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Anti-Muslim filmmaker's sentence unrelated to content, judge says

November 8, 2012 |  7:14 am

The filmmaker behind "Innocence of Muslims," the anti-Islam film that sparked rioting across the globe, was sentenced to a year in prison Wednesday but not because of the movie's content, prosecutors and the judge said.

Mark Basseley Youssef was arrested in late September after a trailer for the film, which portrays the prophet Muhammad as a womanizer and a pedophile, was uploaded onto YouTube and caused widespread outrage. Youssef was under a type of federal probation at the time, and admitted to violating terms of that probation in court Wednesday.

"I'm not going to say much about the movie because he's not here because of the content of the movie," Assistant U.S. Atty. Robert Dugdale said.

"Agreed," U.S. District Court Judge Christina Snyder said abruptly, interrupting the prosecutor.

Youssef, who was on supervised release after a 2010 conviction on bank and credit card fraud, admitted to four violations, including lying to his probation officer and used bogus names.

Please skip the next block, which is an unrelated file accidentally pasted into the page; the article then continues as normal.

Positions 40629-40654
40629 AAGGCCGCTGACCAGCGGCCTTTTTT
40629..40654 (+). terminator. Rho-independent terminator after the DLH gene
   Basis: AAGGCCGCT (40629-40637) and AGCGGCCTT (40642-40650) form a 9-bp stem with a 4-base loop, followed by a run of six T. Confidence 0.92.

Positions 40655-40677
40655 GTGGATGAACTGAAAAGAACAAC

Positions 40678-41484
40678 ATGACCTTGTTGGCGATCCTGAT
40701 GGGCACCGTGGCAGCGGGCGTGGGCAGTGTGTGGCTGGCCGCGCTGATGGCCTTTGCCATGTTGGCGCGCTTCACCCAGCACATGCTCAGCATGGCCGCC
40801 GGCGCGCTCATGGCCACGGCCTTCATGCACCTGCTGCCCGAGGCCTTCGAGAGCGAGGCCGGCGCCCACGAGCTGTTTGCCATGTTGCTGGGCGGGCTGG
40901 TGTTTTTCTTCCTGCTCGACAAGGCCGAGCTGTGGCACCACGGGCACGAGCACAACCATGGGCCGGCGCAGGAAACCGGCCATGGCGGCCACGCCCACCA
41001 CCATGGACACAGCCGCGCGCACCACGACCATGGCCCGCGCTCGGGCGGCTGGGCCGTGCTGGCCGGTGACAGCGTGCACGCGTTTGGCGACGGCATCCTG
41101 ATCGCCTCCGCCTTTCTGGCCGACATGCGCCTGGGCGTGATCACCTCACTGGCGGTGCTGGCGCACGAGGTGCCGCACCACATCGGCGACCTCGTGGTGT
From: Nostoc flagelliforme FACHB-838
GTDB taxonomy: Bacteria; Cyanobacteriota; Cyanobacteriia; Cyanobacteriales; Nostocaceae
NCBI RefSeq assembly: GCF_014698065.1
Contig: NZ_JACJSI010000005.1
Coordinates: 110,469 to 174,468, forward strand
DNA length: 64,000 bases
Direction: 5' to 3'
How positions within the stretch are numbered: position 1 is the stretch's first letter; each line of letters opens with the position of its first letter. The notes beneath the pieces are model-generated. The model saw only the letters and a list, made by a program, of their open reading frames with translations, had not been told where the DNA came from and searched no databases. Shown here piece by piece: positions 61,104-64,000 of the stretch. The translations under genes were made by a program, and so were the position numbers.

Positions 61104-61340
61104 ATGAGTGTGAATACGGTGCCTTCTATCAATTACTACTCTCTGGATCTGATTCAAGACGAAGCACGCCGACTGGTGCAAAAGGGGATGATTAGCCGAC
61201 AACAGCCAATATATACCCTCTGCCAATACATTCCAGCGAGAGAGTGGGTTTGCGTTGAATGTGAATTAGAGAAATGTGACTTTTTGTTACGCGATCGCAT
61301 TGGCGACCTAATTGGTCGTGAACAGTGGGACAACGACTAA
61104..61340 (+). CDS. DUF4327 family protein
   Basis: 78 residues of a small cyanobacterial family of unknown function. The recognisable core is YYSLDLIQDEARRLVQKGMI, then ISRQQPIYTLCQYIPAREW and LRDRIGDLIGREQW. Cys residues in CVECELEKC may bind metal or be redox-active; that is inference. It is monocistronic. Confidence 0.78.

In exchange, prosecutors dropped four other counts, which included allegations Youssef lied to federal authorities in telling them his role in the film's production was limited to writing the script. Prosecutors also said they had agreed not to file new criminal charges based on Youssef's false statements to his probation officer.

Despite remarks made by the judge and prosecutors, Youssef's attorney told reporters outside court his client was being punished for exercising free speech.

"In my opinion, the government used these proceedings to chill my client's 1st Amendment rights," Steven Seiden said.

Through Seiden, Youssef, who previously changed his name from Nakoula Basseley Nakoula and who also has gone by the name Sam Bacile, asked the judge to allow him to serve the sentence in home confinement.

Snyder, citing what she called Youssef's "continuing deception," denied the request for home confinement and sentenced him to one year in prison followed by four years of supervised release.


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